Mark's Memos

Two-Horned Topics

January 19, 2020

Tom Peters, one of my favorite business consultants, quotes Spanish philosopher Jose Ortega y Gasset:

 

"Why write," he asked "if this too-easy activity of pushing a pen across a paper is not given a certain bullfighting risk and we do not approach dangerous, agile and two-horned topics?"


Peters goes on to say, "I religiously read seminar evaluations, praying for evidence that I have approached two-horned topics.  That is, the first thing I look for is negative feedback.  Indeed, I am shamed when someone says, 'You were sleepy today.'  But I love it when 15 percent write, 'You were absurd.  These ideas will not work for me!'  I look at myself as having fired, in effect, that dreary 15 percent.  And good riddance. Advertising legend David Ogilvy joins me in bragging about firing clients when they became boring and began to sap his firm's creative juices.”


"In my professional service company, The Tom Peters Group, I urge my colleagues to push all clients so hard that we provoke several into running away screaming.  We are hired to agitate, and if we do not annoy the sleepiest fraction of our customers, we will not do the job I demand for the pioneering clients we do wish to serve."

 

Jesus had a way of asking hard questions that often made the comfortable, sleepy, and secure factions want to fight or to run away.  However, in every question Jesus asks he reveals something about who he is addressing and about himself.

 

This week he encounters two of John the Baptist’s disciples with the question “What are you looking for?” 

 

I hope you will join us for worship this week as we conclude our sermon series, “Jesus Revealed” with a sermon titled “A Question."

 

Grace & Peace,

Mark

Revelations through Water

January 12 2020

At a state dinner hosted by Queen Victoria for a visiting African king, everything was arranged in the most elegant of settings: hundreds of honored guests seated at long tables, the men in white-tie or dress military uniforms, the women in evening gowns.  Tiaras glittered on many women’s heads.

Laid out before them was the finest of china, flanked by gold-plated utensils.  In front of each guest, the servants had placed a finger bowl: a tiny container filled with water, with a piece of lemon rind floating in it. The finger bowl was there for the diners’ convenience, so they could discretely cleanse their fingers if they got greasy.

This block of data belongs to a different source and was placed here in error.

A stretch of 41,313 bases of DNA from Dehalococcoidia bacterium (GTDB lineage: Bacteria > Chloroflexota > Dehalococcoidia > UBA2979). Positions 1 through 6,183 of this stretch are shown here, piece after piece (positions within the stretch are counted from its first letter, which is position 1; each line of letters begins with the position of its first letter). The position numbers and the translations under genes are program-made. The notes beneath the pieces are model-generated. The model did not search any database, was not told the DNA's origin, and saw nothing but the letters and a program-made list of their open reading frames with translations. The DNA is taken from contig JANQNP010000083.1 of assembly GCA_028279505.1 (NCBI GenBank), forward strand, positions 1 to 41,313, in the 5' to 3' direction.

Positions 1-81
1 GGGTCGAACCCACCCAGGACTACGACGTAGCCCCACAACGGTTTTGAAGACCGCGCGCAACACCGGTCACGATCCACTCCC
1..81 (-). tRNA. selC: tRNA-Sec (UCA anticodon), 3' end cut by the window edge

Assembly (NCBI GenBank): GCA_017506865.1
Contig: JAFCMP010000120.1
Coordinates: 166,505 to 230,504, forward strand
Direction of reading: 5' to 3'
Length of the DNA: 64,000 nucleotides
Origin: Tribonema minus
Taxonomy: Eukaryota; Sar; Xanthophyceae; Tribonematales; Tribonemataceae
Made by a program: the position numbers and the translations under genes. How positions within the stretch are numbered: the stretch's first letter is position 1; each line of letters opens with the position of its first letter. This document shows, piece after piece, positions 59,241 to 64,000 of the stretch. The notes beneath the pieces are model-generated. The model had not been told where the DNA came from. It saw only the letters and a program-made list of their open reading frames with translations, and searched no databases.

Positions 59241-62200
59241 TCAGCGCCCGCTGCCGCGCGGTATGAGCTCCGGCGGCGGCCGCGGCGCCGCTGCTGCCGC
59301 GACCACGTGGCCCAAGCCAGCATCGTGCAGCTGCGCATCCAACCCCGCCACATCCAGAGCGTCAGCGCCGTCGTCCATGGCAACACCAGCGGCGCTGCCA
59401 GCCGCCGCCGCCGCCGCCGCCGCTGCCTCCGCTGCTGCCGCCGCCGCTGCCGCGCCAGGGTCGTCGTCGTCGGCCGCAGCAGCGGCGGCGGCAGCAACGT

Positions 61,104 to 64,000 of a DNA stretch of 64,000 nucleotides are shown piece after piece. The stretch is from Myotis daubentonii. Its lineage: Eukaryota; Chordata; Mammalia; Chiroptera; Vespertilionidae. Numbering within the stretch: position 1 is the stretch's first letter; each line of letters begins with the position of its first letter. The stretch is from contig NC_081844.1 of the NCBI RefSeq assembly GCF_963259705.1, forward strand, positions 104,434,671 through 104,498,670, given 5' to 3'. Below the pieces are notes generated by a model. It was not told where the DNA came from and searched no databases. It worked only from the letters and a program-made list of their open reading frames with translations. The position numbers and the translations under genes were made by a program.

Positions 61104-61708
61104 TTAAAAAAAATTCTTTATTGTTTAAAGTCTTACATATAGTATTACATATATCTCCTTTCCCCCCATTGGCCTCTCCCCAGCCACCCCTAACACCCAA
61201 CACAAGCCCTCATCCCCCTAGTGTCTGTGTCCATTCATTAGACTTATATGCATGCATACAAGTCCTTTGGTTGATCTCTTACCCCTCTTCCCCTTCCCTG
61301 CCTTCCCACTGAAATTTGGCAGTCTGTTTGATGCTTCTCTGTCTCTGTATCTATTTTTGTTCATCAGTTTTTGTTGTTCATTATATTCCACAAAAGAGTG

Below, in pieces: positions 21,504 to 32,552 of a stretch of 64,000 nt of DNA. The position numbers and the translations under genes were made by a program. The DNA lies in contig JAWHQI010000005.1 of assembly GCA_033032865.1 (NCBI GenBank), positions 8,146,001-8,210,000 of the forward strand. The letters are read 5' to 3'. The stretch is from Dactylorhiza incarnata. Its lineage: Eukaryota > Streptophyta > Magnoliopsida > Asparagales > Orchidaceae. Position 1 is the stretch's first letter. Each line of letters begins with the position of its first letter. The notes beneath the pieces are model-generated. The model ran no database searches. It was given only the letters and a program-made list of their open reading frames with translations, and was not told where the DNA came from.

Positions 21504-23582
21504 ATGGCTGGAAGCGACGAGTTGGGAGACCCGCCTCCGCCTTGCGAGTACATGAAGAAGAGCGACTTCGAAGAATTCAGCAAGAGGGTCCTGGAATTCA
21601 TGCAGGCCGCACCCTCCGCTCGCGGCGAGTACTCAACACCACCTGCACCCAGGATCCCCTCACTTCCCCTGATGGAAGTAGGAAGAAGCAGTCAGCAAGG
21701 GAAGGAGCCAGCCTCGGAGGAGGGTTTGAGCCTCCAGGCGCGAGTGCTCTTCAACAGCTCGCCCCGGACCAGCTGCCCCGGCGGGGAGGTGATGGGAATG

The visiting king came from another culture altogether.  Finger bowls were not part of his experience.  Not knowing what else to do, he picked up his finger bowl and proceeded to drink the contents.

The room fell silent.  Everyone had seen what the guest of honor had done, but nobody knew what to do about it.  This was a state occasion, one of those times when deep meaning could be read into the smallest of gestures.  There seemed no way to recover gracefully, without the visiting king being publicly embarrassed.

Queen Victoria did not miss a beat.  Reaching for her own finger bowl, she lifted it to her lips and swiftly drained the contents.  Moments later, hundreds of other finger bowls around the room were raised and drunk dry.  A diplomatic kerfuffle was averted, as an honored guest was made to feel at home.

So many years earlier along the banks of the River Jordan the water there was transformed as well in a way that revealed a deeper truth about Jesus.  This week as we continue our series, “Jesus Revealed” we will explore water – like in the finger bowls when Queen Victoria revealed hospitality, in the River Jordan God revealed something about Jesus and each of us. 

Join us Sunday as we seek to understand what Jesus by seeking to understand him more fully in the water of his and our baptism.

Grace & Peace,

Mark

Where's the Fire?

January 5, 2020

In a small Southern town, a visitor during the Christmas season happened to see a nativity scene that showed great skill and talent.

One small feature bothered the visitor, however. The three wise men were wearing firemen’s helmets.  Totally unable to come up with a reason or explanation, the visitor left the scene.

At a convenience store on the edge of town, he asked the lady behind the counter about the helmets.  She exploded into a rage, yelling at the man, “You damn Yankees never do read the Bible!”

He assured her that he did, but simply could not recall anything about firemen in the Bible.  She jerked her Bible from behind the counter and ruffled through some pages, and finally jabbed her finger at a passage.  Sticking it in his face she said, “See, it says right here, ‘The three wise men came from afar.’”

I hope you will join us this Sunday as we begin the season of Epiphany.  The word Epiphany literally means to reveal.  So we will enter this season with a three week series titled “Jesus Revealed”.  This first Sunday we will explore what was being revealed about Jesus in the star that guided the Wise Men to the holy family. 

No matter how far you might feel from the Jesus I invite you to join us this Sunday we seek to come closer to Jesus and experience what he is trying to reveal to us this Epiphany.  See you in worship Sunday!

Grace & Peace,

Mark

Rev. Mark Jardine is the Senior Pastor at Chapel Hill United Methodist Church. Born and raised in Bartlesville, he is a graduate of Oklahoma City University and hold his Master in Divinity from the Candler School of Theology of Emory University.
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